“Ummmm...I thought I was supposed to read a theater review of Proof at the Walnut Street Theater? What was this crap? I learned nothing. I am not even going to touch how wrong the Netflix comment is. Jeez, if you feel that strongly at least recommend another play. What is an intern doing theater reviews for anyway? And where is the editor?”

Report Violation

101. Anonymous said... on Jan 27, 2012 at 08:15AM

“Nicole, be encouraged to know that a writing career has ups and downs. This is a down that should have been caught by your editor.

Hey PW. Bad form. EDIT MUCH?”

Report Violation

102. Nanutchka said... on Jan 27, 2012 at 11:24AM

“PW: I would choose live theater over a netflix film ANYDAY!

[Ms. Finkbiner, I get the sense you are not entirely comfortable writing about this topic. I would suggest that your editor assign you "popular culture" events and leave the theater reviews to a more knowledgable writer.]”

Report Violation

103. Anonymous said... on Jan 27, 2012 at 12:11PM

“I have seen Proof multiple times as well as the movies and I found the recent WST production to be the most superior production ever.

This review did not mention the costume design, the direction, or why they thought the choice of having the entire show on the back porch was not the right choice. All the was mentioned were the actors and not much was really said about them.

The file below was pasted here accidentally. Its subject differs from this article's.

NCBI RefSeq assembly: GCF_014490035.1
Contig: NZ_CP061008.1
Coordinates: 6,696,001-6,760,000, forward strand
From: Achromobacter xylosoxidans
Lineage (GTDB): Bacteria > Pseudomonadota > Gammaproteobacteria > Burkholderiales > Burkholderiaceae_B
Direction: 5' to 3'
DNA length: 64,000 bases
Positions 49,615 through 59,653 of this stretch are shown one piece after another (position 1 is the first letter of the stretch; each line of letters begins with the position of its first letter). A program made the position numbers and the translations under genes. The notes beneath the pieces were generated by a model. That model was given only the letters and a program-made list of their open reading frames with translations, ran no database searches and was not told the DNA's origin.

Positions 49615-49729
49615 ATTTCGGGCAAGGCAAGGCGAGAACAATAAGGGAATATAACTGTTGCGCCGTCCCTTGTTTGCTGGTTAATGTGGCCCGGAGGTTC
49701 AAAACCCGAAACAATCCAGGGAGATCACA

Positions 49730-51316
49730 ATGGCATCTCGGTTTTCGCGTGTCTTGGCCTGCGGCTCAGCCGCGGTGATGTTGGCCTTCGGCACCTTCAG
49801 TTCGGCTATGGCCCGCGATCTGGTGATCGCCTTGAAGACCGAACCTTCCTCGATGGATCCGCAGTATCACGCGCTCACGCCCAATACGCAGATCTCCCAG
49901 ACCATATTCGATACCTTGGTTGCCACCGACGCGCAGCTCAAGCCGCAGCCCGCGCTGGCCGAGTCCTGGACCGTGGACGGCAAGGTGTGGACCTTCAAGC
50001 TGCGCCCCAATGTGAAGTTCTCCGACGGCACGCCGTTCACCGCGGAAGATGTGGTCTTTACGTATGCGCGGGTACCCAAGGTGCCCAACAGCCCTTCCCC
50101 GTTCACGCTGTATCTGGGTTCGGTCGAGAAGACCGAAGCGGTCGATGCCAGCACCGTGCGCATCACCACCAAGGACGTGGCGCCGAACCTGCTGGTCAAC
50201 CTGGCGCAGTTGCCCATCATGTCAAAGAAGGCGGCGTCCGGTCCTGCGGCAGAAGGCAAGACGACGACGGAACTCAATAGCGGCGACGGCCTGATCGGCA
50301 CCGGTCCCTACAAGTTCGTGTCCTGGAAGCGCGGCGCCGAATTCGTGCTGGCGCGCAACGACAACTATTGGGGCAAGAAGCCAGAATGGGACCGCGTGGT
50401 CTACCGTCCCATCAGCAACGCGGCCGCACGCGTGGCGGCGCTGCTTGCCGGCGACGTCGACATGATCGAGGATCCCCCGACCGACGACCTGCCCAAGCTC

This review has was too much plot summary to the point where I feel like I do not have to ever see the show because everything was listed in the review.

This show is a truly brilliant piece of theatre and this review is the antithesis of what a theatre review should be.”

Report Violation

104. Margie Salvante, Theatre Alliance of Greater Philadelphia said... on Jan 31, 2012 at 03:00PM

“As Executive Director of the Theatre Alliance of Greater Philadelphia I want to express my dismay over the awkward and amateurish review of the play Proof, recently published in PW. While I am not calling into question theparticular opinions of this critic, I am calling out the judgment of the editor for allowing such a poorly crafted piece to run. To suggest that a theatre-goer is better served by downloading the Netflick suggests the reviewer is staggeringly oblivious to why people choose live theatre over film in the first place. Just as theatre artists are held accountable to high quality performances by their audiences, we must expect the editors of our major media outlets to do the same with their critics.
Sincerely
Margie Salvante

ADD COMMENT

Rate:
(HTML and URLs prohibited)